Detroit’s recent bankruptcy filing has pushed city leaders and residents to find new ways to manage its financial, human and natural resources. After several years in the red, some Detroit decision-makers are now looking to take the Motor City into the blue… as in blue infrastructure.
What is Blue Infrastructure?
Blue infrastructure refers to the redirection of rain water from sewers to ponds and other storage facilities. The same runoff is then used to revitalize urban areas and promote reforestation.
Detroit currently spends billions of dollars each year to prevent rain-filled sewers from overflowing into the streets. Blue infrastructure would cut that cost and help to revitalize sections of the city making them more attractive for urban farming and other green development projects that bring in new revenue.
Another big benefit of blue-green infrastructure for Detroit is an eco-management system that uses existing land areas to improve the quality of natural and man-made resources. Construction and management of the new infrastructure would also create new jobs in an area long depressed with high unemployment.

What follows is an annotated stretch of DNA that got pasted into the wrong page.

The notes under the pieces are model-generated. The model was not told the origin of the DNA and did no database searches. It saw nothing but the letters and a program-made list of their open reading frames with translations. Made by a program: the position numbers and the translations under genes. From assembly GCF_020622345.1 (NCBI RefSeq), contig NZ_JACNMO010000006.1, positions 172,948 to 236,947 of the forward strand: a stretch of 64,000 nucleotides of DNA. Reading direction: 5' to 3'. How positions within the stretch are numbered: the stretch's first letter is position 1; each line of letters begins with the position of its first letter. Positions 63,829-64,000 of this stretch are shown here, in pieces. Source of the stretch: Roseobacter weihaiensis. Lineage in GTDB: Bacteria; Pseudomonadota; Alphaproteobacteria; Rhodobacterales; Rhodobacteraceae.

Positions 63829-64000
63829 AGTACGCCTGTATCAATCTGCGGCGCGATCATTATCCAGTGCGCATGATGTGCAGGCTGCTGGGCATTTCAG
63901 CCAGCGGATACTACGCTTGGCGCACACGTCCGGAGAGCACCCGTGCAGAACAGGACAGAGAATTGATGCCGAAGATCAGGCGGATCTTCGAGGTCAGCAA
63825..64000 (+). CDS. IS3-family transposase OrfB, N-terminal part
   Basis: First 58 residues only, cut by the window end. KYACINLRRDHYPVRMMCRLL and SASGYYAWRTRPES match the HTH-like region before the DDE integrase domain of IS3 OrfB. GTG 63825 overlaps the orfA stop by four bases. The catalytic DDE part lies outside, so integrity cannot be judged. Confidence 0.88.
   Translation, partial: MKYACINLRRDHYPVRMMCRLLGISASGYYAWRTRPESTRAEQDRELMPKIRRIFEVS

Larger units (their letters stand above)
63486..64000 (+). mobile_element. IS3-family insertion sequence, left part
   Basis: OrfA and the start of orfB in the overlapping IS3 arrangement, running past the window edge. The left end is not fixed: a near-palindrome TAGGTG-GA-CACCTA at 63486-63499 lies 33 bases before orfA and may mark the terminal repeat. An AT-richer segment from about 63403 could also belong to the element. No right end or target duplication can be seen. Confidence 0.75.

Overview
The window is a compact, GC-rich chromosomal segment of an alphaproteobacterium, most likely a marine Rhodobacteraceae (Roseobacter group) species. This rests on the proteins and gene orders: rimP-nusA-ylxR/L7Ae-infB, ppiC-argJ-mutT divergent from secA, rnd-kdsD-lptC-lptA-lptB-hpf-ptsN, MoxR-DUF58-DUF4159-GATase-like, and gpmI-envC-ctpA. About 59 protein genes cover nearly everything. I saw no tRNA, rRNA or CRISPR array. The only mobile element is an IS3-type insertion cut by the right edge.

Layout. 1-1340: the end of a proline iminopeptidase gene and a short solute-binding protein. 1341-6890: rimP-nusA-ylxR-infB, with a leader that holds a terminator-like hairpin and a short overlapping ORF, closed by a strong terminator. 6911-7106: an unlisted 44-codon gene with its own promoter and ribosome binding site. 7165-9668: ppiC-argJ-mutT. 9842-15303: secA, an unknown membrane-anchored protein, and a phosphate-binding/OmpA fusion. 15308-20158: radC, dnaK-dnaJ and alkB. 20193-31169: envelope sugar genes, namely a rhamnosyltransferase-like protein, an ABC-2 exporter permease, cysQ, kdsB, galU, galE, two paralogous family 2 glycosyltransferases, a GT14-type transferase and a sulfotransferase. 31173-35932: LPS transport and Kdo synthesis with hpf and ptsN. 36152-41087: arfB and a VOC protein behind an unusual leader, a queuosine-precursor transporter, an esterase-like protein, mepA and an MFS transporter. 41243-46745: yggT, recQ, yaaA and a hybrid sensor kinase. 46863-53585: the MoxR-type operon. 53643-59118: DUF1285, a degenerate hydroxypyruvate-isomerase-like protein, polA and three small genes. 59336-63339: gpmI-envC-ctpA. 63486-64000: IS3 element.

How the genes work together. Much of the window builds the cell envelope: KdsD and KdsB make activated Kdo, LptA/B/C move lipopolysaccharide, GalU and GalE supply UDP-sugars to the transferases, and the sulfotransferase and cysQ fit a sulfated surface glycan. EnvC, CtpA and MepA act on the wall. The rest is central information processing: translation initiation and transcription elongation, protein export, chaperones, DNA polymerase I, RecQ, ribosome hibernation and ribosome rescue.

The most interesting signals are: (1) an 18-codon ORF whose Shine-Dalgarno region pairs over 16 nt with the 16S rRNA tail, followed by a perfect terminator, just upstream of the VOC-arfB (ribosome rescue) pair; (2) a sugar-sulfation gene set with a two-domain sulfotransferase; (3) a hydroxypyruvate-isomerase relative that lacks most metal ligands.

While Detroit considers a blue and green future, blue infrastructure is already in place in many cities across the globe. Successful projects from Stockholm to Toronto, as well as several coastal U.S. cities, make a solid argument for Detroit’s move toward blue infrastructure.
Obstacles for the Blue Future
Blue infrastructure is no quick payoff. The proposed blue and green initiative for Detroit would be implemented over the next half century. And while the blue infrastructure concept appears to be a viable option for Detroit’s short- and long-term ecological and financial concerns, it still requires significant economic, municipal, and public investment and support just to get off the ground.
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